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Otis Jackson Sr., Soul Singer and Session Musician for Tina Turner and Others, Father of Hip-Hop Stars Madlib and Oh No, Dead at 77

Photo Credit: @nowagain (Instagram)
Over the weekend, it came to light that Otis Jackson Sr., the father of two hip-hop prodigies celebrated for both their rap and production skills, died on April 13 at the age of 77.

The death of Jackson Sr., a singer and a session musician for jazz and soul gigs for act including Tina Turner and Bobby “Blue” Bland and whose singing is said to have impressed famed producer Axelrod, was announced Sunday on Instagram by Eothen Alapatt, seven days before what would have been his 78th birthday.

The former general manager of Stones Throw Records, the independent music label which represents a majority of Jackson Sr.’s sons Otis “Madlib” Jackson Jr. and Michael “Oh No” Jackson’s work, Alapatt — known professionally as Egon — wrote a touching tribute to the man he said was directly responsible for Madlib and Oh No’s rise in the industry and was a musician of note himself.

“He was born nearly 78 years ago, on May 8th, 1944. He died on April 13th. I knew him nearly as long as I’ve known Madlib and Oh No, and any that know the brothers, and so many of their compatriots, know that they got their start in music because of Otis’s, and his wife Sinesca’s, belief in their musical excellence,” Alapatt wrote on Sunday.

He continued, “He should be one to know – he was a soul singer of high regard, the kind of singer who even impressed the great David Axelrod, who, in our first meeting, was effusive in his praise for Madlib’s dad.”

Alapatt noted that Axelrod’s best friend, H.B. Barnum, produced a series of songs for Jackson Sr., two of which saw release on Mega Records.

“Beggin’ for a Broken Heart” and “Message to the Ghetto” were released by the label in 1974. In 2006, Jackson released his full-length debut album “The Art of Love,” which featured production work from both his famous sons and an uncredited rap from Oh No on “It's All The Same (Hip Hop).”

Alapatt added that he had been working to compile Jackson Sr.’s other singles into an album and shared the liner notes from music journalist Jeff Mao, a former staff writer at Vibe and XXL magazines, who agreed to work on the project.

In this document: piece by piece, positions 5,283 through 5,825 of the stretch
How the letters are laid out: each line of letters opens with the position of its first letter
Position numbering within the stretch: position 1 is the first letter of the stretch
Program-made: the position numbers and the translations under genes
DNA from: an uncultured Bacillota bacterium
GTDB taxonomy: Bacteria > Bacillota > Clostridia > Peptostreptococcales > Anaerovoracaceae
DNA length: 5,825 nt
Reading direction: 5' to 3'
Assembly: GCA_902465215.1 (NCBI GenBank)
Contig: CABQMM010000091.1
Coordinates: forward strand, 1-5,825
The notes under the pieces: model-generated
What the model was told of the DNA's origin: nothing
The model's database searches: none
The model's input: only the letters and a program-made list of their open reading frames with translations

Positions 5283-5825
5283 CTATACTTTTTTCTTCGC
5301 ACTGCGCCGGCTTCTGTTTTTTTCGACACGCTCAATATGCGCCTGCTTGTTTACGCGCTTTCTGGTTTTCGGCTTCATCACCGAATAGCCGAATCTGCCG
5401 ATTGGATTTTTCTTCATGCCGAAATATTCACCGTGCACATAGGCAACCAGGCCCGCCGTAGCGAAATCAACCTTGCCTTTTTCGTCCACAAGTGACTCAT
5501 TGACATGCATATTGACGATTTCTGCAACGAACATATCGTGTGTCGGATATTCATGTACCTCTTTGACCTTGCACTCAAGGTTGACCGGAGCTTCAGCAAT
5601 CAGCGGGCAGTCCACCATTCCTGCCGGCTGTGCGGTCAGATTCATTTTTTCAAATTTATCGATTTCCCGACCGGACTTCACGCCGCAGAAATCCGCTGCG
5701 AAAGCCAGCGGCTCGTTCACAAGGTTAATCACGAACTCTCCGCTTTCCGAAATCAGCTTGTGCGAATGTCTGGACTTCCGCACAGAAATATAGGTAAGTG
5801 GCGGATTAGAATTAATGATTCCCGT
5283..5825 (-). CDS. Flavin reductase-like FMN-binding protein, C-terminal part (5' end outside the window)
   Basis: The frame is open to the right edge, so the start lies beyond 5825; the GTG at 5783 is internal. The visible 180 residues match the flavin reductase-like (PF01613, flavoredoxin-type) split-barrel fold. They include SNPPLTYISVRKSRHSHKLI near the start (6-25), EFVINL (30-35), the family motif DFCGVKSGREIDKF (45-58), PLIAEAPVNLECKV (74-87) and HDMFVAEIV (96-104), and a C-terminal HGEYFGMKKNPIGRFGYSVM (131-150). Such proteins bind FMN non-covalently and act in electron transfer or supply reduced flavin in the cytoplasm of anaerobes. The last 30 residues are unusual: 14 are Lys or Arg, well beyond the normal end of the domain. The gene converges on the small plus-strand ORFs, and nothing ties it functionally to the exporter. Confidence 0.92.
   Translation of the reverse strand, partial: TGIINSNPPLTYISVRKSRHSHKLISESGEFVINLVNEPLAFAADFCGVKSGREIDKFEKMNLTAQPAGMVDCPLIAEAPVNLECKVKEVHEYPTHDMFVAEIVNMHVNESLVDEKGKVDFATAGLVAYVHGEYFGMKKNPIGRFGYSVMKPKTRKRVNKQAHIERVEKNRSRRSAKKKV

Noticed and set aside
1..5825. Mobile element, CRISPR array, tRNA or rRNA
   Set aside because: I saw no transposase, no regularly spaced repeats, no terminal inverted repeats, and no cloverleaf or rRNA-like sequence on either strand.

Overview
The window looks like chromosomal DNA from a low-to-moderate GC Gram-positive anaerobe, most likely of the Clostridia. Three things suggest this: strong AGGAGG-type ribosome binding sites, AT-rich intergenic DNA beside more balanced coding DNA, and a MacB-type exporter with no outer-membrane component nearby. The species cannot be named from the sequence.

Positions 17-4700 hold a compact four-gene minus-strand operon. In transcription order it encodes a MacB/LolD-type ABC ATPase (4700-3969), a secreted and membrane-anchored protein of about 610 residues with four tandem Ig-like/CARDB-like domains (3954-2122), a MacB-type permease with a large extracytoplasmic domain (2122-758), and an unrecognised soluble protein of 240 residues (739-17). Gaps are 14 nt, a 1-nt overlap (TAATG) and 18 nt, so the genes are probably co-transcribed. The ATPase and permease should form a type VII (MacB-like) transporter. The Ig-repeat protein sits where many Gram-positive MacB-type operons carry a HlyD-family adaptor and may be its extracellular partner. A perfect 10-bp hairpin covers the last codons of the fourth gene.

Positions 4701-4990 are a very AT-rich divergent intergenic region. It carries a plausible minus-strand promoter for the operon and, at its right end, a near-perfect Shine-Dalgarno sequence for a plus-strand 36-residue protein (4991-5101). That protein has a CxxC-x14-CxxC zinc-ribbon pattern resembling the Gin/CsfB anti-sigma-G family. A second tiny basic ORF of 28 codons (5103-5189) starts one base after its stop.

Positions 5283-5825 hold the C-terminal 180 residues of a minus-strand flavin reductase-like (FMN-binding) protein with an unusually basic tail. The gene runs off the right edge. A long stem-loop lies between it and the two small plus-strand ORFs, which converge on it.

“Encompassing tenor and baritone ranges in performance, and punctuated by an occasional mischievous chuckle in conversation, his instrument reflects the ups-and-downs of a decades-long journey – from community gospel prodigy to independent soul navigating an unforgiving music industry to parent and mentor of two revered hip-hop production auteurs,” Mao wrote in part. “It also happens to command, with a grace and gravitas commensurate with these experiences, as impeccable a handful of rare soul recordings as you’ll hear.”

The album will be released next year according to Alapatt.

No cause of death has been released and neither Madlib nor Oh No have publicly commented on their loss, but other members of the Stones Throw Records family took to the internet to pay their respects to Jackson Sr., including Lootpack’s Wildchild.

“RIP Mr Jackson!” he wrote on Instagram. “This Gentleman here was the 1st meaning of support for me! He was my (Equalizer) ‘This ain’t yo house, Get yo feet off my couch Jack, but make yourself at home but realize this ain’t your home so respect my s—t!’ Lol I didn’t get that til later in life.”

He continued, “He wasn’t my father but gave guidance as a father figure would do. He was there when Lootpack was first formed. He was our first manager as our crew CDP was developing. He and Mrs Jackson (RIP) were both there when I decided to propose to my wife @cyndeebrown . I witnessed how he supported his sons @ohnothedisrupt & @madlib as we jumped into HIPHOP. For that I will always be thankful. May you rest in Heaven Mr Jackson.”

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